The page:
Japan’s social game publishers are facing a government inquiry questioning the legality of one of their most profitable sales methods, according to a report in the Yomiuri Shimbun on Sunday.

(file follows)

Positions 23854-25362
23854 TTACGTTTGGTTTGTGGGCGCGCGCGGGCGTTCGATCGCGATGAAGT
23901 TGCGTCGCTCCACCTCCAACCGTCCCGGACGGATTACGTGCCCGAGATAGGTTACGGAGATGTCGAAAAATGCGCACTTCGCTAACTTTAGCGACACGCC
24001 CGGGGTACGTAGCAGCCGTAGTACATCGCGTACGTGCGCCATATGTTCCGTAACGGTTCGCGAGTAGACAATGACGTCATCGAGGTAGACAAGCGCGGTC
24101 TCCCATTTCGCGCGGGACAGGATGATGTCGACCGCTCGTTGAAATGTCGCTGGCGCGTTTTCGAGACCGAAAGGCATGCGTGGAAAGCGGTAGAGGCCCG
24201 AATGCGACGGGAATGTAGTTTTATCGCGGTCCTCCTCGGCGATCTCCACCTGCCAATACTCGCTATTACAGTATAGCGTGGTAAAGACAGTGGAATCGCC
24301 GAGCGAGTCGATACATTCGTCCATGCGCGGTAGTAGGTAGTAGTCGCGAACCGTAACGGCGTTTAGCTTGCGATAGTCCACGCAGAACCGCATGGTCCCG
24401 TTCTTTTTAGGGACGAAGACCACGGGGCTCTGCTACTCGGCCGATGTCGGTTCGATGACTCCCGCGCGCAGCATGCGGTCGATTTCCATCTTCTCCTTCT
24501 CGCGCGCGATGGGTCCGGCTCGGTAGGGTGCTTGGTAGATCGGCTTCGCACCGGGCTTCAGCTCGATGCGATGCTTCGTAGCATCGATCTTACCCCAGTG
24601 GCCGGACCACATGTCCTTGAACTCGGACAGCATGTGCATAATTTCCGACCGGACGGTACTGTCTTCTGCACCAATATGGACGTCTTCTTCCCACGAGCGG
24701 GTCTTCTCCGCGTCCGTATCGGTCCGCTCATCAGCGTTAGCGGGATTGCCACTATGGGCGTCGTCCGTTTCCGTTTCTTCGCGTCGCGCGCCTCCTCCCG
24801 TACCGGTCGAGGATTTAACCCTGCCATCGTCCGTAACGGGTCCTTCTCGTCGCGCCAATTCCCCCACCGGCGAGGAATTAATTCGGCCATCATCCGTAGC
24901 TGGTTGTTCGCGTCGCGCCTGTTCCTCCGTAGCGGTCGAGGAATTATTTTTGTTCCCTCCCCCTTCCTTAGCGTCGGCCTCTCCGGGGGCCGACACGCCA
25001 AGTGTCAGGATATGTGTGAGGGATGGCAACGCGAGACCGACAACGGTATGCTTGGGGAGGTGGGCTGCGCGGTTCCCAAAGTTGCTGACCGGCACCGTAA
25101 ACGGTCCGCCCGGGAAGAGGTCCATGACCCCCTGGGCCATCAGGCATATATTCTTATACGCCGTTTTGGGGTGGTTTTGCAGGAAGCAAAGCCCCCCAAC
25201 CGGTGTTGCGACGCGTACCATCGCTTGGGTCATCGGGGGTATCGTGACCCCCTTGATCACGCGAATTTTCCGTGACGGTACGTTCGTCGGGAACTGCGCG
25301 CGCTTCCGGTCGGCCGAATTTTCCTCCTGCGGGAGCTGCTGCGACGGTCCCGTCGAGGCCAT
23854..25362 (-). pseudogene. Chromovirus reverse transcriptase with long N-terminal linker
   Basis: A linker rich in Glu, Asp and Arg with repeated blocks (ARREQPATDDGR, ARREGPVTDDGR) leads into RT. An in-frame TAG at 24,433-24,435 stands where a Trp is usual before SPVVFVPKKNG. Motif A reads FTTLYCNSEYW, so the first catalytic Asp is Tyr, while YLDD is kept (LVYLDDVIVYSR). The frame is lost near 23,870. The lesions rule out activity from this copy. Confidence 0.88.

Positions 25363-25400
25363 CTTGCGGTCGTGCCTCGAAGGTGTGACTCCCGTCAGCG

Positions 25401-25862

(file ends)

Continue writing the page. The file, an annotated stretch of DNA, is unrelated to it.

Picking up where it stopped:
The tactic under investigation is one known in Japan as compugacha, or “complete gacha,” named after the sound made by toy vending machines. As with many mobile and social games around the world, players can spend real currency to buy in-game items. The difference in these games is that the players don’t know what items they’ll receive. If they collect complete sets of rare items, they’ll receive even more rare ones as a reward. This has led some players to spend thousands of dollars on the games in an effort to complete sets of virtual trinkets.
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